LOS ANGELES (CNS) - Self-described horse- and animal-rights advocates who sued the owners of Santa Anita Park, alleging their constitutional rights were violated when guards prevented most of them from protesting horse deaths at the facility, reached a settlement of their case.
Lawyers for the plaintiffs filed court papers Tuesday with Los Angeles Superior Court Richard Fruin stating that the case they filed against Stronach Group Ltd. Partnership May 30 was resolved. No terms were divulged.
According to the suit, eight of the plaintiffs attempted to demonstrate and pass out leaflets in the parking lot and public walkways outside the track March 3, but were prevented from doing so and some of their members were battered and imprisoned by track security guards.
The ninth Plaintiff, Dina Kourda, contacted Santa Anita Park representatives to request information on how she could lawfully hand out leaflets promoting a plant-based diet, but was denied any details from the park's community services office, the suit states.
The suit sought unspecified compensatory and punitive damages.
The group carried megaphones and posterboard signs with slogans that denounced the park, and one plaintiff wore a body camera-type video-recording device that hung from her neck, the suit stated.
Two groups of security guards blocked the plaintiffs as they tried to walk toward the admissions area, but did not try to prevent access to other members of the public, the suit stated.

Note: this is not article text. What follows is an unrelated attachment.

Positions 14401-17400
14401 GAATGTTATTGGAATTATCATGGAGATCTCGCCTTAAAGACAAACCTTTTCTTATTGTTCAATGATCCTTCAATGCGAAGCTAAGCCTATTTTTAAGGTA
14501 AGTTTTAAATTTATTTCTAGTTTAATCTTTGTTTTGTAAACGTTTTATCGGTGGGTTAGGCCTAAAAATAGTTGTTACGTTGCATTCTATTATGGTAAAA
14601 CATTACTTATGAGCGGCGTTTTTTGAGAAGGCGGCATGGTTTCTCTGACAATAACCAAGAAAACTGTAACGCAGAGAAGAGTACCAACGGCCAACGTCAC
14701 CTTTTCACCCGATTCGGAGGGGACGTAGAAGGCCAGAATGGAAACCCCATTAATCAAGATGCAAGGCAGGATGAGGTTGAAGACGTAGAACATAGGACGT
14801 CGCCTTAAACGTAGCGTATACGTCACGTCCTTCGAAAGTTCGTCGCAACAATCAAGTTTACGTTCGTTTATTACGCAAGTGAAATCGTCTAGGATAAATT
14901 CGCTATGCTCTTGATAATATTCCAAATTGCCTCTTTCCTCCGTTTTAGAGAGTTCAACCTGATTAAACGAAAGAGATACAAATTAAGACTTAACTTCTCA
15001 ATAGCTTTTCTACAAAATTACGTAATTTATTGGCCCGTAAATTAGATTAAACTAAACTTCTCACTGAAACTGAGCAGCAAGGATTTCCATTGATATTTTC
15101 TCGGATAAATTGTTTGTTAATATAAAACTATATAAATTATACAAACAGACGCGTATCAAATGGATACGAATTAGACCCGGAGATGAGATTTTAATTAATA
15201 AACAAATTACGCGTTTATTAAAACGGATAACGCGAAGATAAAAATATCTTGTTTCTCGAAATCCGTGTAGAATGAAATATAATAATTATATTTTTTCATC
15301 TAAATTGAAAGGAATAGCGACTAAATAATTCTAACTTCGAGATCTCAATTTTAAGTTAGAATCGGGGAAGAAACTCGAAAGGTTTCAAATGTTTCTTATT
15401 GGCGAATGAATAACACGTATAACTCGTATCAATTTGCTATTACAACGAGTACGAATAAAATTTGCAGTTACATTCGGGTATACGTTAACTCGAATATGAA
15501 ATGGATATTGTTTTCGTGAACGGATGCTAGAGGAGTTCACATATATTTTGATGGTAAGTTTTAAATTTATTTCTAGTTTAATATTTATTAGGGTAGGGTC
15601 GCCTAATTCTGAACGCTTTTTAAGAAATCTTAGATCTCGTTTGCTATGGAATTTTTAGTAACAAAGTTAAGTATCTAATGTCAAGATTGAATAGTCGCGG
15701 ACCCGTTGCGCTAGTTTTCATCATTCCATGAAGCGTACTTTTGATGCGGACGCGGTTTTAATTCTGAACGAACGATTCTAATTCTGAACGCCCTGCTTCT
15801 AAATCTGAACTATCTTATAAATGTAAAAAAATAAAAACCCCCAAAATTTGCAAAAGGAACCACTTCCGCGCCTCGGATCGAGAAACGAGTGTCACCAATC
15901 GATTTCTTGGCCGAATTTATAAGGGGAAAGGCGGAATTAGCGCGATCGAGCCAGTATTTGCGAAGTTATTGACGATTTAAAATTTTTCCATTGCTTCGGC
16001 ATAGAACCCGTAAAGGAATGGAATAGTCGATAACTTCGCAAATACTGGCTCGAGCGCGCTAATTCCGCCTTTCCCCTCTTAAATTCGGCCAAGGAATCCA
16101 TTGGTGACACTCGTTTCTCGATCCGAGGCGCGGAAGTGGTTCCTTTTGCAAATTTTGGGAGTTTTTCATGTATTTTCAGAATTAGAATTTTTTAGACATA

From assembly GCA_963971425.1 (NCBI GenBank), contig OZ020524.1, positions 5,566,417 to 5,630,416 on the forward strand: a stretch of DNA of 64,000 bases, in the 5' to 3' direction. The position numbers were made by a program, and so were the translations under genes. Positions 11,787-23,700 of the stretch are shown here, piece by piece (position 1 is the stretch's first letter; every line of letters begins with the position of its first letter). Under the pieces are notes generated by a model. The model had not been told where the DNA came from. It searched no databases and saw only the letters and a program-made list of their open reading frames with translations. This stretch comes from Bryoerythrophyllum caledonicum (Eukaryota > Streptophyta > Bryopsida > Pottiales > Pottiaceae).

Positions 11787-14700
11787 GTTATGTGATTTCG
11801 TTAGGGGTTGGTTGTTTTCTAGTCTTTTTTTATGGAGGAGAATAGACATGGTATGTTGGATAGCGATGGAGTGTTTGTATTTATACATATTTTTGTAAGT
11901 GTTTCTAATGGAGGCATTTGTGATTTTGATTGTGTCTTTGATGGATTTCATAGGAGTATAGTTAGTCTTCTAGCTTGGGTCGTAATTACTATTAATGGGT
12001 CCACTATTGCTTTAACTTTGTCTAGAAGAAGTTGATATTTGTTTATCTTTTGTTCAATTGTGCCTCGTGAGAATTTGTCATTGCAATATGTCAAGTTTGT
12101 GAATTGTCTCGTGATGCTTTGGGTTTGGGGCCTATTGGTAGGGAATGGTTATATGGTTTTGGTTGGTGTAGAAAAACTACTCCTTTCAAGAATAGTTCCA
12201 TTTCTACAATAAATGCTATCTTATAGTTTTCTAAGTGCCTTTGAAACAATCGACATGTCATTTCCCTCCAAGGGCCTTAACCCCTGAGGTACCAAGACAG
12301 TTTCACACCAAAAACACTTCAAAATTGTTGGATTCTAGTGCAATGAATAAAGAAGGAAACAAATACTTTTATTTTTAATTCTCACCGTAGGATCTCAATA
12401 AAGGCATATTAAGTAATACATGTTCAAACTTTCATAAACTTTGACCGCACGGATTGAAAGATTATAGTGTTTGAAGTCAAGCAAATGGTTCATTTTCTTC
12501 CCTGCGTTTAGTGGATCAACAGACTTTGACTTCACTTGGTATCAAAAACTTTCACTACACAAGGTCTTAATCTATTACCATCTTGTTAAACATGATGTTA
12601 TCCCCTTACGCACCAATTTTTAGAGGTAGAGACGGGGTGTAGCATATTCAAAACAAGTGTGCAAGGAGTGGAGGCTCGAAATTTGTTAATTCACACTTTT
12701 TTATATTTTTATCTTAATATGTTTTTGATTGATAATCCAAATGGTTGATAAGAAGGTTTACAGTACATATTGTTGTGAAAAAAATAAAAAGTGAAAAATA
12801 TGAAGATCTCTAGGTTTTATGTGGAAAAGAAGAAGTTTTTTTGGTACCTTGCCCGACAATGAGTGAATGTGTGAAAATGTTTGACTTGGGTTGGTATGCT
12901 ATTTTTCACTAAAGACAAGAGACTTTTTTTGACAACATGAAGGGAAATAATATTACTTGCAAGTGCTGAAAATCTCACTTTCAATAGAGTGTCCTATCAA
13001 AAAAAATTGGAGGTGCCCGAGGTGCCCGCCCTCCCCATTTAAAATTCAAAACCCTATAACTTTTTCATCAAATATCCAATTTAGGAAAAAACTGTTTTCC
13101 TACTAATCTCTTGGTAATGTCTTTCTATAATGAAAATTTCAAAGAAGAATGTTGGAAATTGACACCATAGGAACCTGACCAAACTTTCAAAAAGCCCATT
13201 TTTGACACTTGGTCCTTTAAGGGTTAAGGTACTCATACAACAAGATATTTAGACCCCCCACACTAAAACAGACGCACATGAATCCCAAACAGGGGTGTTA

A park employee who was not in a security guard uniform grabbed a plaintiff by one arm, removed her camera and threw it to the ground, the suit states. A guard then handcuffed her, according to the suit.
The same two employees ripped a sign from another plaintiff who also was handcuffed, the suit states. Three plaintiffs who tried to record what was happening to their two colleagues were blocked from doing so by guards using their hands and bodies, the suit stated.
Three plaintiffs were later cited by Arcadia police for allegedly trespassing, but no charges were filed, according to the suit.
On Oct. 3, Fruin denied a request by the plaintiffs to be allowed to protest in the parking lot, walkways and gate areas of the venue that do not require a ticket during the Breeders' Cup, Nov. 1-2.
In denying the plaintiffs' motion for a preliminary injunction, the judge said the venue had a legitimate reason in excluding protesters from those private-property areas for the safety of guests and to facilitate traffic. He said the track had provided an area outside gate 5, one of four public gates to the park, where people could gather to publicly express their views.